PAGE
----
July 26, 2011
RE: Federal Alert, PACE Legislation Introduced in Congress
Last week, bipartisan legislation was introduced in the House of Representatives that would restore the ability of local governments to offer Property Assessed Clean Energy (PACE) programs to finance the installation of renewable energy and energy efficiency improvements. The bill, H.R. 2599, can be viewed at http://pacenow.org/blog/wp-content/uploads/HR-2599-PACE-Protection-Act-of-2011.pdf.
Property Assessed Clean Energy (PACE) is a local government/community initiative that creates permanent private sector jobs in America and makes our nation more energy secure by promoting energy efficiency and renewable energy projects in our homes and commercial buildings. PACE is voluntary and community based, not mandated by Washington. It provides long term funding from private capital markets at low cost and needs no government subsidies or taxes. PACE raises property values by making buildings less expensive to heat and cool and it enjoys broad bipartisan support nationwide at state and local levels. Enabling legislation for PACE must be adopted by the state governments. To date, only 27 states have adopted PACE enabling legislation. New Jersey is not one of them.
The bill incorporates directly into the legislation best practices and guidelines from the Department of Energy to ensure safety for homeowners, private capital providers and existing mortgage lenders.
The PACE Assessment Protection Act of 2011 (H.R. 2599), sponsored by Reps. Nan Hayworth (R-N.Y.), Dan Lungren (R-Calif.) and Mike Thompson (D-Calif.), will prevent federal housing regulators from adopting policies that contravene established state and local property assessed clean energy laws.
“It’s not just a win-win situation, but win-win-win: homeowners get the benefit of lower utility bills; workers in the stagnating construction industry get jobs; and the nation gets the benefit of increased energy efficiency and reduced energy costs,” said the bill sponsors in a joint statement.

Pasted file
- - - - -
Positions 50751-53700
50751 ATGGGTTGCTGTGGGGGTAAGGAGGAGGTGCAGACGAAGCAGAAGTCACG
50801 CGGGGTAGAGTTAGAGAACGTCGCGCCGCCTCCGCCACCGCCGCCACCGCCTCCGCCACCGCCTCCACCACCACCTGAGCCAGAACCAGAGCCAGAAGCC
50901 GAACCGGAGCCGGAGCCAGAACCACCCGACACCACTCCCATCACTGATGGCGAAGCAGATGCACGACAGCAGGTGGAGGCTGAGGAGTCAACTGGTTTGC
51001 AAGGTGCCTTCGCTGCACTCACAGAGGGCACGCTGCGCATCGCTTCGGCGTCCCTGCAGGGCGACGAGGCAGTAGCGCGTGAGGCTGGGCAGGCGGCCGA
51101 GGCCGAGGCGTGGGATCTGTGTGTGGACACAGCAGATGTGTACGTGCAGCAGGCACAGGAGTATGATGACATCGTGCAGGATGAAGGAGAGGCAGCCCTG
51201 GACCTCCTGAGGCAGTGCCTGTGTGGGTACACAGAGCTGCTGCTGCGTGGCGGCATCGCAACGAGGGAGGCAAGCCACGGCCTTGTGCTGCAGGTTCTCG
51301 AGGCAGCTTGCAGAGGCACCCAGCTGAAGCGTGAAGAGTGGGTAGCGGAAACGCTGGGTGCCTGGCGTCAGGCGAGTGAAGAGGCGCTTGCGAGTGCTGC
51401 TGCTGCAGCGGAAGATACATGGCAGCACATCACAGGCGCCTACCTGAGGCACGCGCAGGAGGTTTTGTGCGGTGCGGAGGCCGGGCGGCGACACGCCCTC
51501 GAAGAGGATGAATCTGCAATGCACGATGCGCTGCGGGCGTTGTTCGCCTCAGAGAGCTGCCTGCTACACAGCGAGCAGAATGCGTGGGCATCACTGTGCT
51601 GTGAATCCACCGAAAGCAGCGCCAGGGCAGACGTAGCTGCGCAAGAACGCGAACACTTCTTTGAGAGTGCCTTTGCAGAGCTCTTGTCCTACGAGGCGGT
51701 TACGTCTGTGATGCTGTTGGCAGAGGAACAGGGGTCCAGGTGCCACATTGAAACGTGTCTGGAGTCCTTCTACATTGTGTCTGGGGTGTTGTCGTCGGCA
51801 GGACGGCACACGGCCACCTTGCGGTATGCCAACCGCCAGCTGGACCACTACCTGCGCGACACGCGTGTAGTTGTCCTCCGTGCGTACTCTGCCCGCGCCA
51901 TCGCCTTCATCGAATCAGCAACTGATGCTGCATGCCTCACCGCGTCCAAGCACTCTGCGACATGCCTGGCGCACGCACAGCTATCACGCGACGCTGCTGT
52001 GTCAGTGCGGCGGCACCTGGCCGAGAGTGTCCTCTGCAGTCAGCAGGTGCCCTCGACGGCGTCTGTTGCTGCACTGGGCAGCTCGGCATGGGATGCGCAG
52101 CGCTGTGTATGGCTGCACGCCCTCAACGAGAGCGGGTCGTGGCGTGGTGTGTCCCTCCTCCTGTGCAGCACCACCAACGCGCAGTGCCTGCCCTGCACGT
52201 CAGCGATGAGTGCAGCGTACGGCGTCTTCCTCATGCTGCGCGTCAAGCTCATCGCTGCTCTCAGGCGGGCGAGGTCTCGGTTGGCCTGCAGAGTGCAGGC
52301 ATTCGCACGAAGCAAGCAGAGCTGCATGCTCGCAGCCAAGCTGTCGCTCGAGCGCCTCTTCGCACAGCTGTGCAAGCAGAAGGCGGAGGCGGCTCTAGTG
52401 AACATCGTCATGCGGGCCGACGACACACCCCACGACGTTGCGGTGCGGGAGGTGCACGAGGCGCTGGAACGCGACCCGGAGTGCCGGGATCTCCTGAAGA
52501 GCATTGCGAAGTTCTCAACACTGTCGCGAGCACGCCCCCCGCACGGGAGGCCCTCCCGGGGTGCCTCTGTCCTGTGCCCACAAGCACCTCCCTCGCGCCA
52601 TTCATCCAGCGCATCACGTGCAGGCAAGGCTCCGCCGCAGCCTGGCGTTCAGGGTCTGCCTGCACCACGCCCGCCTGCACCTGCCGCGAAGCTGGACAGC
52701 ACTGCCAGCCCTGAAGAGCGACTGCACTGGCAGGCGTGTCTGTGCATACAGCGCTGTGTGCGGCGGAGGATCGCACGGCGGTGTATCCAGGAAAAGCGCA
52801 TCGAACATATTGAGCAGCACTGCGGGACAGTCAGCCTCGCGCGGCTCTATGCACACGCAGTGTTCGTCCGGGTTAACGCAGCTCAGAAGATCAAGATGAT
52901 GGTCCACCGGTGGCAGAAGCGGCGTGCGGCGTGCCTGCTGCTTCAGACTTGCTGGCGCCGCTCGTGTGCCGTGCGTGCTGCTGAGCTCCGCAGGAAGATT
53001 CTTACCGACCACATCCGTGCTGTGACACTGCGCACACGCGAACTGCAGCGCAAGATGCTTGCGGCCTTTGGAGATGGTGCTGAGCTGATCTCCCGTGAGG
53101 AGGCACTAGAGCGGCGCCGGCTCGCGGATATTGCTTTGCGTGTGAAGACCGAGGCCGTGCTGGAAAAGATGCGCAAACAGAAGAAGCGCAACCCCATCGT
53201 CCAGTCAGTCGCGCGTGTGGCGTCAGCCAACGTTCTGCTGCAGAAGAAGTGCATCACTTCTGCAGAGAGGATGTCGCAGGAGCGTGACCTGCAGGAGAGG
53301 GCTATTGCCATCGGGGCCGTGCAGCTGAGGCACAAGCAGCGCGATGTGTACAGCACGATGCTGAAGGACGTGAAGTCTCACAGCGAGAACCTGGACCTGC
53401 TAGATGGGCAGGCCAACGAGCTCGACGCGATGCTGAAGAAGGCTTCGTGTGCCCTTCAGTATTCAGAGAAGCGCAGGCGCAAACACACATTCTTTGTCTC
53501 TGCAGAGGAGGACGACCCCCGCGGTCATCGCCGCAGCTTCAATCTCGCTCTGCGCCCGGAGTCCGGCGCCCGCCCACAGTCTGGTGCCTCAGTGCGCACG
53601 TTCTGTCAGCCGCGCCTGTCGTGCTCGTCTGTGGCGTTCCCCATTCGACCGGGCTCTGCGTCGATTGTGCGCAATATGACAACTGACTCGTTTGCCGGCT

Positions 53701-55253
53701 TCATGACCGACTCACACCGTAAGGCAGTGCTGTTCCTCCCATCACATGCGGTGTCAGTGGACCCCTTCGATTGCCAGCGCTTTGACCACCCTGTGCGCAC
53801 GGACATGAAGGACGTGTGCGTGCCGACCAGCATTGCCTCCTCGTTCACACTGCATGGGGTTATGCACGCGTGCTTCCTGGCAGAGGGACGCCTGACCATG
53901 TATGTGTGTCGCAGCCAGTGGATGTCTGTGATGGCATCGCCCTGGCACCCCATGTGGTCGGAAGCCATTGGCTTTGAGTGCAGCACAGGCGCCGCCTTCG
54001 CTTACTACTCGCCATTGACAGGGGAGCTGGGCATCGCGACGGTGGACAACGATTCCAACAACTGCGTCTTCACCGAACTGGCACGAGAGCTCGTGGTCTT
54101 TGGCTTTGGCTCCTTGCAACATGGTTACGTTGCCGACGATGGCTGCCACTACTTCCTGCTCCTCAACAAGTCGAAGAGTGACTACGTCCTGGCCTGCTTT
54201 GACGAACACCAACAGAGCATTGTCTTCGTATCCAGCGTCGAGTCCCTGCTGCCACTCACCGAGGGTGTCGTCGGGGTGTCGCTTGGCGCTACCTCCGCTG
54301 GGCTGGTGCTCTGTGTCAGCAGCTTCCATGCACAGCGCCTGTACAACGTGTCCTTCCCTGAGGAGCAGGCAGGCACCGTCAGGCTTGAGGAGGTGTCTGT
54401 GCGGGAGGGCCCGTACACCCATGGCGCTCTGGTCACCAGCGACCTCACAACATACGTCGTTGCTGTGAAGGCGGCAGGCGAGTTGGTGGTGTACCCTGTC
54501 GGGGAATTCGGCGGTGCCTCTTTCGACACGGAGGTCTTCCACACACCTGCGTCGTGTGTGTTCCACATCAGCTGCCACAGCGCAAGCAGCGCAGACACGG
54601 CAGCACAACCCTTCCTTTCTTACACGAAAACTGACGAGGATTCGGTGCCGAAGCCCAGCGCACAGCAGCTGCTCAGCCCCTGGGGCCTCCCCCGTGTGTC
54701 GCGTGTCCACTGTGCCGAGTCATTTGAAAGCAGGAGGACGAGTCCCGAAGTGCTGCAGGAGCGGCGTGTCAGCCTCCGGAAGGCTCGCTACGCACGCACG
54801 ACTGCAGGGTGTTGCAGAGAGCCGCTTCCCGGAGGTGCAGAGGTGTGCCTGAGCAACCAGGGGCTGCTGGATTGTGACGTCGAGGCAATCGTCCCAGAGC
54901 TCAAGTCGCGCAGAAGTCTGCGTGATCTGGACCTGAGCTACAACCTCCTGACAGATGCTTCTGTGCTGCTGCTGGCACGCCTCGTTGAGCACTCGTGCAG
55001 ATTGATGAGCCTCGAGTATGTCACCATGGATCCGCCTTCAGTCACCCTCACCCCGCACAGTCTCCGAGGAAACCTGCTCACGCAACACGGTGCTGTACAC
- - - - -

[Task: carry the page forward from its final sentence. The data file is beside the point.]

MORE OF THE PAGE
The bill has been referred to the House Financial Services Committee, but a time frame for committee action has not yet been determined. Our National League of Cities (NLC) supports this bill and has been working with other national organizations, such as the National Association of Counties and the PACENow (http://pacenow.org/blog/) coalition.
The PACE program allows local governments to provide funds to participating homeowners to install energy-efficiency upgrades, which are paid back over time in the form of a special assessment. Payments are typically secured by a lien on the property that gives local governments priority of repayment if the home goes into foreclosure.
When implemented in a community, the PACE program removes many of the barriers of energy efficiency and renewable energy retrofits for residential homeowners and businesses, particularly the high upfront cost of making such an investment and the long-term ability to reap the benefits of cost savings.
The PACE program helps municipalities work with building and property owners to make structures sustainable and decrease their impact on the environment and our energy supply.
Last year, the PACE program was dealt a setback when the Federal Housing Finance Agency, which oversees the nation’s largest mortgage finance companies — Fannie Mae and Freddie Mac — issued a statement objecting to local governments holding the first lien on PACE homes, calling it a significant risk to the mortgage financier.
To date, no New Jersey Congressmen have signed on as co-sponsors to the bill. Please urge you Federal Representative to join as a co-sponsor of H.R. 2599.
You might also want to contact your State Senator and Assembly Members and suggest that they consider introducing legislation that would add New Jersey to the list of States that promote this important program.
If you have any questions, contact Jon Moran at 609-695-3481, ext. 121 or firstname.lastname@example.org.
Very truly yours,
William G. Dressel, Jr.